Stepping up to Directorships
By Adrienne Young Cooper
This is an intensely personal view about board directorships and about pathways towards them. I’m speaking from my thirty years of experience in governance in professional associations, community organisations, trusts, businesses and statutory bodies, the last ten years of which have been largely in the role of independent director or trustee.
I currently sit on a number of Boards, namely:
- my own consulting company
- Solid Energy, a diversified energy company, with a wide range of coal based and renewable energy businesses. We recently posted our highest annual revenue breaking the $1billion mark, with more than $100 million profit.
- Auckland Regional Transport Authority (ARTA), responsible for public transport services in Auckland and regional transport programming and funding.
- Maritime New Zealand, a Crown agency delivering a huge range of services for the maritime sector including governance of the New Zealand Rescue Co-ordination Centre
- the Auckland City Property Enterprise Board
- Manukau Buildings Consultants Limited and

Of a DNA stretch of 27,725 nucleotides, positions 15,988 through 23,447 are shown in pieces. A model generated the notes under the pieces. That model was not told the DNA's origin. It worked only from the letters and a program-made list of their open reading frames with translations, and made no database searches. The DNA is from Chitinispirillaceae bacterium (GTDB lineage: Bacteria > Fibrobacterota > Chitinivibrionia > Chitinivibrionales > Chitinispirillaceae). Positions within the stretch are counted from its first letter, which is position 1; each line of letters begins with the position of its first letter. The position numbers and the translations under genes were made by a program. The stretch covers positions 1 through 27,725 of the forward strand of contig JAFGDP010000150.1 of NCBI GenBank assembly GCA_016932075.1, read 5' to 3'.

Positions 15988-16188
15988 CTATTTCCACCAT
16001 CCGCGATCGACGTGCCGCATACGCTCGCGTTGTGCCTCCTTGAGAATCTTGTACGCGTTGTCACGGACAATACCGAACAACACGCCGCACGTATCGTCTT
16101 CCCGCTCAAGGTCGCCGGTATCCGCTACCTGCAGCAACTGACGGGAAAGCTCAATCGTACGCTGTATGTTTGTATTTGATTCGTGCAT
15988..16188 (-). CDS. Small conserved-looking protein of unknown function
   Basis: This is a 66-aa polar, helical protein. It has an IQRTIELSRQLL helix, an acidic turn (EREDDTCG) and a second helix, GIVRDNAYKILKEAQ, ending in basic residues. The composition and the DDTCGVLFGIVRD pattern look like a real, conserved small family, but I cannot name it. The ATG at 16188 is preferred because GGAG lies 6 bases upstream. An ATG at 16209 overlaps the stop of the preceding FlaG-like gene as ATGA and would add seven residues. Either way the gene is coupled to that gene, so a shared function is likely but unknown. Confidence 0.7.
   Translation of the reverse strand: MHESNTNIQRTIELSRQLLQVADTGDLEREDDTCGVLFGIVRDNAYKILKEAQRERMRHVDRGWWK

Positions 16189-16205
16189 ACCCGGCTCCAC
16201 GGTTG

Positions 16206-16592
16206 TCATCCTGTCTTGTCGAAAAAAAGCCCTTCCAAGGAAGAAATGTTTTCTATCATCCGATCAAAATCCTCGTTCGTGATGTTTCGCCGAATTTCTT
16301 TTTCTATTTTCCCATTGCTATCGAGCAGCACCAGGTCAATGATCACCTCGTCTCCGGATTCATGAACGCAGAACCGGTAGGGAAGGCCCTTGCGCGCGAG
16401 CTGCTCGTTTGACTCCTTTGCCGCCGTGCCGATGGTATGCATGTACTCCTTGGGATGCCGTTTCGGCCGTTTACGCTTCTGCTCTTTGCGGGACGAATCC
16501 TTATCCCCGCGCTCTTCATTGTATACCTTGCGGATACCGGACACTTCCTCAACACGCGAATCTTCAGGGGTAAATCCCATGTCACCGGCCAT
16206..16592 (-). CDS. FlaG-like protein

- the Cornwall Park Trust.
Diverse and Demanding
To give you a flavour for the diversity of my board work over the past months I have co-hosted a cocktail party at the Beehive, approved $75 million for mighty new trucks and excavators, visited and been fully briefed on the operation of a port, reviewed proposals for an underground rail system in Auckland, and approved the purchase of many properties for various civic and public works in the Auckland region!
I’ve also spent about 10 days at board meetings and reviewing board papers – at least two days per month for each board. And every day there are emails and news bulletins to respond to, and sometimes special committees and events to attend, and keep up to date with. It is very demanding, scary at times, stretches the mind, is often a lot of fun, and you meet people and go places you never imagined.
So how did this all happen to me? The answer is very slowly, over years. It did not happen on any timetable set by me and it was did not unfold at all like a career!
I was 37 years old, 15 years into my local government career, with 65 staff, a $6m budget, 60 hour weeks, and hugely ambitious. However, I decided I should have one last go at starting a family and so I needed a less stressful career.